it’s dark and delicious, silky and smooth, but the story behind chocolate may not be quite as tempting, as the creators of the latest Mikron Theatre show, Pure, have discovered.
On the eve of the play’s premiere, artistic director Marianne McNamara explains: “It wasn’t until we started looking into it that I realised what goes on in order to create chocolate. It made me stop and think about what I was buying.”
In the run-up to rehearsals members of the Marsden company visited the Elland-based wholefood supplier Suma to learn more about chocolate production.
“We met a woman who goes out to Ghana to visit the chocolate workers who work with the Fair Trade company Devine,” added Marianne. “She told us you can’t have masses and masses of cocoa trees together, they have to be planted among other trees, like mangoes, and everything has to be individually cropped. Then they wrap the cocoa in banana skins to rot and leave it out in the sun. There are all sorts of stages in the production that we had no idea about and didn’t look particularly appetising.
“We also didn’t realise how unethical a lot of the industry is.... children working all day and not going to school. Even if a product is described as Fair Trade it’s not necessarily better than one that isn’t because manufacturers can use the logo if a certain percentage in their range is Fair Trade – so that doesn’t necessarily mean the bar you are eating is Fair Trade.”
Pure, written by new playwright Richard Vergette, is a time-travelling story that visits the pioneers of commercial chocolate-making 150 years ago and then fast forwards to the present day and the re-launch of a favourite chocolate bar by a corporate food giant.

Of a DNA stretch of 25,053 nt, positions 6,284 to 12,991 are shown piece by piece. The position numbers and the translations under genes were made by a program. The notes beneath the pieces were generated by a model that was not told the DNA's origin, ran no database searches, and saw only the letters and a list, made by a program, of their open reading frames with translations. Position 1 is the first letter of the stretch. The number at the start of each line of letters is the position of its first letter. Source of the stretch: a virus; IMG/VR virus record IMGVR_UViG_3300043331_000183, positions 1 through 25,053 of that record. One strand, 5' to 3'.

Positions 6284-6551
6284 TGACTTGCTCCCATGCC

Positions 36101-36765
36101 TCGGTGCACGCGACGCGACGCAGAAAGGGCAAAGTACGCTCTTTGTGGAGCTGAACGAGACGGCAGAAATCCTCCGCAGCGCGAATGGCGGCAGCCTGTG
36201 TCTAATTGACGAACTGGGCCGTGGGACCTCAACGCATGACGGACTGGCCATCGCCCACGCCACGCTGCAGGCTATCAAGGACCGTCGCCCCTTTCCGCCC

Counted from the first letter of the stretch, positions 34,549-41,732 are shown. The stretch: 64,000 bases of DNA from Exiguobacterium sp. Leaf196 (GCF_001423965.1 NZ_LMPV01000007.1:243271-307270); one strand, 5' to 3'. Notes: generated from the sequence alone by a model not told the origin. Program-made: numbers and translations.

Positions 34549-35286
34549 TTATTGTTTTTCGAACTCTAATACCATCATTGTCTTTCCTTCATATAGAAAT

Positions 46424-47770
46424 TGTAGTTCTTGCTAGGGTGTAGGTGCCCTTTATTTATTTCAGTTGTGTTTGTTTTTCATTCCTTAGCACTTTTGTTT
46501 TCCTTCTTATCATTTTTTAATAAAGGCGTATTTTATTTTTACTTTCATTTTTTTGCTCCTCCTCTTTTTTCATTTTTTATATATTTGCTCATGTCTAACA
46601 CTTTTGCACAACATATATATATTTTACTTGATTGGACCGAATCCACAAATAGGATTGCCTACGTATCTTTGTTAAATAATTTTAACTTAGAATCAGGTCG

The play questions the actions of big business and asks if success always smells sweet. Richard says that while he enjoyed researching the play and eating chocolate he uncovered less palatable truths about the industry. He explained: “Discovering that child and slave labour are still features of chocolate production made me realise that while I wanted the play to celebrate chocolate, I couldn’t ignore the darker elements of its story either.”
Mikron is premiering the show at the Square Chapel Centre for the Arts in Halifax on Saturday, May 28, at 7.30pm, and then performing it at Stirley Community Farm in Berry Brow, Huddersfield, the following afternoon (May 29) at 1pm (bring your own chairs).
It is the company’s second show this year and follows Canary Girls, the story of two sisters who work in a munitions factory during WWI. The two shows will tour the country until October, with the cast transported on the company’s historic narrowboat Tyseley, which celebrates her 80th birthday this year.
Mikron specialises in producing new work, often by emerging writers, and has a loyal following. Two venues for Pure are already sold out.
Marianne says: “The play is very funny but also makes a serious point. If you are going to go to these dark places and question what is happening then you have to have humour as well. There’s a song in the show, La Cote D’Ivoire, about chocolate farmers, that really makes you think.”
Mikron plays have looked at everything from fish and chip shops to the dairy industry. Next year Mikron will be performing plays on the themes of the lifeboat charity RNLI and Youth Hostels Association, which Marianne describes as “great British institutions that are dear to people’s hearts.”
Ticket details for Pure at the Square Chapel are available from www.squarechapel.co.uk or 01422 349422. The Stirley Farm performance is unticketed. A collection will be taken afterwards.